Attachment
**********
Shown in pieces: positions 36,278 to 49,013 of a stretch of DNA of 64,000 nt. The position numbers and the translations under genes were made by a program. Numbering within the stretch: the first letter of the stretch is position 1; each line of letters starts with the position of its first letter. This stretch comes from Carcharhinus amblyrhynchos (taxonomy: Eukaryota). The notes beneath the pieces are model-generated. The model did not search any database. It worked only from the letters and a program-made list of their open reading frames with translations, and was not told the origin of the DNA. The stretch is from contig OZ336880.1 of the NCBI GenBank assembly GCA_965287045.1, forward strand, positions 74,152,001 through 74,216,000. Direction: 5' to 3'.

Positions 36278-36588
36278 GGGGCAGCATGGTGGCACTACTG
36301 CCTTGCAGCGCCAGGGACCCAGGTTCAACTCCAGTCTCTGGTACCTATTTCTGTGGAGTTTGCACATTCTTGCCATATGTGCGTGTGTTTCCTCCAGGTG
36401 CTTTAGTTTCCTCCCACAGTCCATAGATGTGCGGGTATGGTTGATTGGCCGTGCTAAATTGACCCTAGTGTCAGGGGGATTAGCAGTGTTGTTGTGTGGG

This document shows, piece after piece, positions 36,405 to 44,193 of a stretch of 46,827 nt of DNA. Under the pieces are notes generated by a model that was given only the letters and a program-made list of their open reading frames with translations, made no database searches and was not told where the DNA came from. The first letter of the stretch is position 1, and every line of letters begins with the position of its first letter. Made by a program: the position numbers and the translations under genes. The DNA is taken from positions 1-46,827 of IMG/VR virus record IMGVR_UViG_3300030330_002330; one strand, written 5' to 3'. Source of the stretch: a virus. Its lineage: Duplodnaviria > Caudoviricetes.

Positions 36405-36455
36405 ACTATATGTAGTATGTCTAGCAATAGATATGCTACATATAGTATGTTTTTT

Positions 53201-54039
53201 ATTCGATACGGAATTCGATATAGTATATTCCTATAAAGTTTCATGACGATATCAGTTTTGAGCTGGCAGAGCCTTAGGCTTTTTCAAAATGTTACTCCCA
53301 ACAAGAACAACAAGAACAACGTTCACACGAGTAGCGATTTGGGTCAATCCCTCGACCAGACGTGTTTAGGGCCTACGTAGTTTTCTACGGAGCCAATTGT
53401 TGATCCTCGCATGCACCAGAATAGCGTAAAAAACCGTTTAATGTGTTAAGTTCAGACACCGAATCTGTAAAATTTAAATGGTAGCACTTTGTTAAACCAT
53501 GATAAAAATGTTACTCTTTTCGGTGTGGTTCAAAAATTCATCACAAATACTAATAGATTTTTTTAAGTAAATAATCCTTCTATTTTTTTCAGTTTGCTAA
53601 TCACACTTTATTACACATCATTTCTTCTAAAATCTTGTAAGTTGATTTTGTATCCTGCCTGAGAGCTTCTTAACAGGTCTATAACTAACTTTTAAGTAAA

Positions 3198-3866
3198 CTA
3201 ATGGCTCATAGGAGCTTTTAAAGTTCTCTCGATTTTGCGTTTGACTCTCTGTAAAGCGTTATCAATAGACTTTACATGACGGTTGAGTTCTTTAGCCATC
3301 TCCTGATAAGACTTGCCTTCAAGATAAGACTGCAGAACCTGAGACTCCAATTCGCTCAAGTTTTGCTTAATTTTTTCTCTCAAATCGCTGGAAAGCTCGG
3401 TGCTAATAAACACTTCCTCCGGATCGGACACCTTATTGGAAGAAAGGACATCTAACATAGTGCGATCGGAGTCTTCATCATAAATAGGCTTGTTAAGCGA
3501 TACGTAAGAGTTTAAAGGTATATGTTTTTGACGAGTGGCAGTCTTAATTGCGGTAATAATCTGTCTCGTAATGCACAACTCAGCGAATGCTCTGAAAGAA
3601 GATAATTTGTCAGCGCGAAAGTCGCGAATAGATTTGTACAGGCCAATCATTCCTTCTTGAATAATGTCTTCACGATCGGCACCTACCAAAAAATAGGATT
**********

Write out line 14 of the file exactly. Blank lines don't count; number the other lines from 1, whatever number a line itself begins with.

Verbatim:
53601 TCACACTTTATTACACATCATTTCTTCTAAAATCTTGTAAGTTGATTTTGTATCCTGCCTGAGAGCTTCTTAACAGGTCTATAACTAACTTTTAAGTAAA